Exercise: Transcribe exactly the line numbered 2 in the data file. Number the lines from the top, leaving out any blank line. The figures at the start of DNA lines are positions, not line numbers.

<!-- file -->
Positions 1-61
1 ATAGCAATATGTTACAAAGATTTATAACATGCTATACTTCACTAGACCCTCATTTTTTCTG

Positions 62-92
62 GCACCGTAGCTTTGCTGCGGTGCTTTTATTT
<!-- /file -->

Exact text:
1 ATAGCAATATGTTACAAAGATTTATAACATGCTATACTTCACTAGACCCTCATTTTTTCTG